Today’s Solutions: January 19, 2022

Plastic is a much more complex material than you may think. Because it comes in many different types with varied compositions and characteristics, plastic is difficult to separate and recycle at the end of its life. Although, new technology developed by scientists in Denmark may soon change that.

The team behind the study developed a new camera technology that can tell the difference between as many as 12 different types of plastics (PE, PP, PET, PS, PVC, PVDF, POM, PEEK, ABS, PMMA, PC, and PA12) — which make up the vast majority of household plastic types.

As reported by TechExplore, the new technology allows for the separation of plastics based on a purer chemical composition than is possible today, paving the way for better ways to recycle plastics at designated facilities.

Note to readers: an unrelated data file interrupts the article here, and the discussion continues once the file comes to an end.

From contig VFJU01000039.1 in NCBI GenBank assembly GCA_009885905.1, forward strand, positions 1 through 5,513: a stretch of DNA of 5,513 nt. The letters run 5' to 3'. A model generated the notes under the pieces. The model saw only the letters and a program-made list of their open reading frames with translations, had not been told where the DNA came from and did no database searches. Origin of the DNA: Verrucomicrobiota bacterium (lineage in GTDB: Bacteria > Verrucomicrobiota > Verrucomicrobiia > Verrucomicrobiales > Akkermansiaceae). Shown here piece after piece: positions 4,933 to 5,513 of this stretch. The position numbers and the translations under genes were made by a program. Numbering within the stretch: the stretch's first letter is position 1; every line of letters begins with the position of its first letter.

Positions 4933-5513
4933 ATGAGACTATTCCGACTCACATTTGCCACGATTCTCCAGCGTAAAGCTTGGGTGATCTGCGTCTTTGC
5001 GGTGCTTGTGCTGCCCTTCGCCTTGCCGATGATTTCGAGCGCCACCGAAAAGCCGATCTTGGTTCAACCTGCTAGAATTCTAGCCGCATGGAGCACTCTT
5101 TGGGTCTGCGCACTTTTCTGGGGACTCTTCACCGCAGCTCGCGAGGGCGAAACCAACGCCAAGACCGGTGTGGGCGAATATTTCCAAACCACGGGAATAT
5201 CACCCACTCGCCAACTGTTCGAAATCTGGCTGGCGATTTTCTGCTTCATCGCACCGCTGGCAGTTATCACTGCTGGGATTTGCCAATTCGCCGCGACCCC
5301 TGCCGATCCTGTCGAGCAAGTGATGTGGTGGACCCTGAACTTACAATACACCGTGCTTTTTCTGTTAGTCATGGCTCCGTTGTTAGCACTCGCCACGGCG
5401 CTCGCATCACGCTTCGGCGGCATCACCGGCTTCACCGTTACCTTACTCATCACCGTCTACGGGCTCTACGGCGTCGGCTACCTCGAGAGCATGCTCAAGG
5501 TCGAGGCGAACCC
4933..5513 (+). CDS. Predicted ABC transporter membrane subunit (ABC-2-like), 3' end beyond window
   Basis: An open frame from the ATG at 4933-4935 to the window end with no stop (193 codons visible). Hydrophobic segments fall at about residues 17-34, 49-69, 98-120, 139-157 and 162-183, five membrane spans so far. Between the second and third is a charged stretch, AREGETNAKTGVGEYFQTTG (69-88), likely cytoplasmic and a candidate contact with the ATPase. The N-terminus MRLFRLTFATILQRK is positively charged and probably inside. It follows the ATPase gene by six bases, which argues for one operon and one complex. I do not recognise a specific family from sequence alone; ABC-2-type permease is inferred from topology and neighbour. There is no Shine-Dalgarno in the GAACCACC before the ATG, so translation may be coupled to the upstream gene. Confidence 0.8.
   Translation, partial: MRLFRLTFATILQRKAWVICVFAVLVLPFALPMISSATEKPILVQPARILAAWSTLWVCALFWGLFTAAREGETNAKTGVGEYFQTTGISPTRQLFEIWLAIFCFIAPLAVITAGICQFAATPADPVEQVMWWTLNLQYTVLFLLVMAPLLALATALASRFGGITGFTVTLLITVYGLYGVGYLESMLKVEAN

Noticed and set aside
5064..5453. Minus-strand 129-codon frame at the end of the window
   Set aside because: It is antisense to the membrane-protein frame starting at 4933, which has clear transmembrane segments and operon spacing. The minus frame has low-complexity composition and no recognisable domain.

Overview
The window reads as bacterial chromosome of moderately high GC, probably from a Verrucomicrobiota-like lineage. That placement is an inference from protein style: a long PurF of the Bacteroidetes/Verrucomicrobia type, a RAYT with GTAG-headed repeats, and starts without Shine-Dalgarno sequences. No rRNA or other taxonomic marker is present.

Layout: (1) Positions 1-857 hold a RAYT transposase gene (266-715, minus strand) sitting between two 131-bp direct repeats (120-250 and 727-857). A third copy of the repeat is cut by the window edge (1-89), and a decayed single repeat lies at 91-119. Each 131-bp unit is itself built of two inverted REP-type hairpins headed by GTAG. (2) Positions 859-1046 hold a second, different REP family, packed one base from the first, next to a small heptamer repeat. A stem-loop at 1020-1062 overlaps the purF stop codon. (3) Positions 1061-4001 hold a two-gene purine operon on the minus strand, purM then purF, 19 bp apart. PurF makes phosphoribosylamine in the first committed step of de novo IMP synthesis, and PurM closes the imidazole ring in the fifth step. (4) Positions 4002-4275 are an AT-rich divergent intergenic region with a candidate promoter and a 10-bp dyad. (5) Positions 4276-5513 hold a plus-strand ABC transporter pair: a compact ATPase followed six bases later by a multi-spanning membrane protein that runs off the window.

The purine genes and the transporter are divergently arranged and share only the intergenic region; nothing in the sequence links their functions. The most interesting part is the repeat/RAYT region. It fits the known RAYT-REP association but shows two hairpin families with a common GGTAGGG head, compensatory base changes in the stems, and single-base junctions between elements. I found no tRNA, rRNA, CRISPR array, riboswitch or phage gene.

Combining machine learning with new camera technology

“With this technology, we can now see the difference between all types of consumer plastics and several high-performance plastics,” says Associate Professor Mogens Hinge, who is leading the project at Aarhus University. “We can even see the difference between plastics that consist of the same chemical building blocks, but which are structured slightly differently.”

According to Professor Hinge, the novel technology combines a hyperspectral camera in the infrared area with machine learning to identify the different types of plastic directly on the conveyor belt.

What technology is currently used to separate plastics?

Currently, recycling facilities use near-infrared technology (NIR) or density tests (determining whether the plastic sinks or floats) to separate certain types of plastics, such as PE, PP, and PET.

These methods, however, are less accurate than the new technology and aren’t as good at distinguishing plastics with a high chemical purity in their composition. The breakthrough separation technology thus opens new opportunities to increase the recycling rate of discarded plastic and reduce pollution.

Source study: Vibrational SpectroscopyPlastic classification via in-line hyperspectral camera analysis and unsupervised machine learning

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